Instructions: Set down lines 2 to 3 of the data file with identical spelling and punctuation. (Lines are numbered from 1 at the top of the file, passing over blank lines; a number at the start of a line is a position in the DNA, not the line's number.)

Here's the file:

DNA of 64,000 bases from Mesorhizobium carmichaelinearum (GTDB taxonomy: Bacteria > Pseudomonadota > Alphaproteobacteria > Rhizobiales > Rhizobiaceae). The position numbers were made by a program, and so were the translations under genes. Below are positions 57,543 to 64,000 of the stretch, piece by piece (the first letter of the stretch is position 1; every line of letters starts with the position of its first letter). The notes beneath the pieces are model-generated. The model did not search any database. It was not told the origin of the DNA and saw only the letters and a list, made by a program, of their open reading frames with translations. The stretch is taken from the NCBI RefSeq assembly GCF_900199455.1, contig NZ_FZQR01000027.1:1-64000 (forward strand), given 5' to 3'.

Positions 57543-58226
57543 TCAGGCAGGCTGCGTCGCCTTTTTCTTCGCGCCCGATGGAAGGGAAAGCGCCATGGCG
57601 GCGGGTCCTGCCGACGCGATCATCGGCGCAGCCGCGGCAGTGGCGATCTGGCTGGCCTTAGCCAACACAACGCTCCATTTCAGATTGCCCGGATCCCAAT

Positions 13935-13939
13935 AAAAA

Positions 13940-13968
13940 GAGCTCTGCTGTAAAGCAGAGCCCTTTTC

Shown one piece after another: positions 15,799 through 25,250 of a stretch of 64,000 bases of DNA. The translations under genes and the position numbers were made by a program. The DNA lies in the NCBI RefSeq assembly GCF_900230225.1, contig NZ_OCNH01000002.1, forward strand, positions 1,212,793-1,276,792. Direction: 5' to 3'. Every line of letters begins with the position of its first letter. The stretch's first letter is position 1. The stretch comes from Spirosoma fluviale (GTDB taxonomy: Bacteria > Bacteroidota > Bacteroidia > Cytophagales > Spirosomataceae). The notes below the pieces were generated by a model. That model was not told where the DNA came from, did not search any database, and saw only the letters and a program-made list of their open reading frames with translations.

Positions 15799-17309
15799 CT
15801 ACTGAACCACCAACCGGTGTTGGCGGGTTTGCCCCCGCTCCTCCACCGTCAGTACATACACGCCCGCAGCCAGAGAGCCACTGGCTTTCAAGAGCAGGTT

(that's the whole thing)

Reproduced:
Positions 57543-58226
57543 TCAGGCAGGCTGCGTCGCCTTTTTCTTCGCGCCCGATGGAAGGGAAAGCGCCATGGCG